Unexpected Government Investigations: What to Do When the Government Visits Your Health Care Organization

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An unexpected visit to your health care organization from state or federal government agents or surveyors can be an intimidating and nerve-racking experience. Unfortunately, the chances of going through such an experience have never been greater for health care organizations. Government investigations may be initiated as a result of an intermediary or carrier audit, random audits by various government agencies, a competitor complaint, a patient complaint regarding improper billing or treatment, or a whistleblower complaint by a current employee or a disgruntled former employee. Regardless of how an investigation is initiated, the agent representing the federal or state agency is usually attempting to gather evidence that will bolster a case against the organization. Therefore, the manner in which an organization's personnel react to an agent's initial investigation may have a significant impact on an organization's future position in the investigation. Following the below guidelines may help to avoid costly mistakes.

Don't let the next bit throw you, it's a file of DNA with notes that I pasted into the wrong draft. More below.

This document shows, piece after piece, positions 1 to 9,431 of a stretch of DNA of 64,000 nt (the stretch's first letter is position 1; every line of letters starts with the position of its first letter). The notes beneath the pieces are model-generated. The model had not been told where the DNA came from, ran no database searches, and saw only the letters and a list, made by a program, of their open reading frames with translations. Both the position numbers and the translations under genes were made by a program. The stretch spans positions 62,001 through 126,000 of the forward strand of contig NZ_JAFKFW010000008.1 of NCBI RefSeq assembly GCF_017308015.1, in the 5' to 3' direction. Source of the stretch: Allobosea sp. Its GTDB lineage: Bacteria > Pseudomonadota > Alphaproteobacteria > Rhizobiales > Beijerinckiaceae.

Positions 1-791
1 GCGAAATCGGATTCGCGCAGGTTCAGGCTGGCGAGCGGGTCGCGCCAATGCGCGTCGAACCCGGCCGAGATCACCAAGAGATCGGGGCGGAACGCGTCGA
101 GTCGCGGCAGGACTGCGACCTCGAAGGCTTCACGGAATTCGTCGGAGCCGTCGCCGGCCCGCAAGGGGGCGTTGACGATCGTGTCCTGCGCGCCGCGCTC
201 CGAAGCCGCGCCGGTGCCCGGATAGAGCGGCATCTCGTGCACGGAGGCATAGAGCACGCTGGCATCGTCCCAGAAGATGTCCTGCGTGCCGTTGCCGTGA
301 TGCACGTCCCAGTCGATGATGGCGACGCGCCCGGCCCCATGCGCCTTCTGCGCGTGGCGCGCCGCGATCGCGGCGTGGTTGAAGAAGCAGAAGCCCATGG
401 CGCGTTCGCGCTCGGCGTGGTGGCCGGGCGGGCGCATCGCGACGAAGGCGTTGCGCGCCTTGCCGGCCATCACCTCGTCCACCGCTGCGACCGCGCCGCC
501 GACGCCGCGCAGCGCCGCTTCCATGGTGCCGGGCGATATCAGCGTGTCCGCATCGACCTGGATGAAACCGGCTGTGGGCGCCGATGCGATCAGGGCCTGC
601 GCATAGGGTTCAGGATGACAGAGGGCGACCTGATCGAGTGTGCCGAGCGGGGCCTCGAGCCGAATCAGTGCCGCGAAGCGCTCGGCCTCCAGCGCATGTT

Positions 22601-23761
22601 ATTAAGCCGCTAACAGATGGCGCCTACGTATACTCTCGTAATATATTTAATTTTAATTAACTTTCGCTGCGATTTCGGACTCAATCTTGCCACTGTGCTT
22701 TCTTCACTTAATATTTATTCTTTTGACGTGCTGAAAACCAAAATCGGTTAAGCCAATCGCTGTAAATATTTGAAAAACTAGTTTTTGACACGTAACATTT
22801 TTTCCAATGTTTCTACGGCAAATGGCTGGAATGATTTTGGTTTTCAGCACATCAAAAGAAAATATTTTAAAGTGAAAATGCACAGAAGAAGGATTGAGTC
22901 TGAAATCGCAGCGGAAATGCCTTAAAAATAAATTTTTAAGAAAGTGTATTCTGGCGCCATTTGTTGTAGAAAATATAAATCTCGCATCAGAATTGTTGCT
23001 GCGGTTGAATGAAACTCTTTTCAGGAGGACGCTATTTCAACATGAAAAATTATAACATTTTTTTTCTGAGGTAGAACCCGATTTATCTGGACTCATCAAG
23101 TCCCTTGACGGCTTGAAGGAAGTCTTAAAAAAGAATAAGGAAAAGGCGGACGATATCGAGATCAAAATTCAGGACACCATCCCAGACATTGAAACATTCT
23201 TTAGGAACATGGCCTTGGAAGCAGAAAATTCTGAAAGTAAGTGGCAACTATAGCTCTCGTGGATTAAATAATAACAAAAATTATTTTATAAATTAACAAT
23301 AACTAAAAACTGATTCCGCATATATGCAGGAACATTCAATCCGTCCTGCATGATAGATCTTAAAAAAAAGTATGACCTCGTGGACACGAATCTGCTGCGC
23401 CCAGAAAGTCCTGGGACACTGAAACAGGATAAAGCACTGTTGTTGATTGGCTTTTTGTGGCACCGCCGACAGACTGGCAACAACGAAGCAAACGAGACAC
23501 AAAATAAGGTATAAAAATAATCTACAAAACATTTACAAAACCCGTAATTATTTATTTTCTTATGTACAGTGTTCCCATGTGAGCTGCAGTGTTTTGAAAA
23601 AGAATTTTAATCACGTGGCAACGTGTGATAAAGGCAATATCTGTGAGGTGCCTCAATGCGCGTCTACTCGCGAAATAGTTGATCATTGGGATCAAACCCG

• Create a Written Policy Addressing Government Investigations. Implementing a clear, simple response policy is critical to avoiding damaging mistakes during an investigation. It is important to ensure that employees are familiar with such a policy prior to any unexpected investigations.
  • Gather and Record Essential Preliminary Information. Ask for and verify each agent's identification and agency affiliation. Obtain their business cards or have someone write down their names, titles and phone numbers. Identify the agent in charge and ask him or her what is being sought and the nature of the investigation or any alleged violations. Try to communicate through the agent in charge.
  • Ask for a Copy of the Subpoena, Warrant or Other Authorizing Document. Review the subpoena or search warrant carefully and record key information. Ask if an affidavit was submitted to a court or some other official body as a prerequisite to obtain the authorization and request a copy of any such affidavit. Remember to verify the scope of the subpoena or search warrant because the agent's search or seizure is limited to such scope.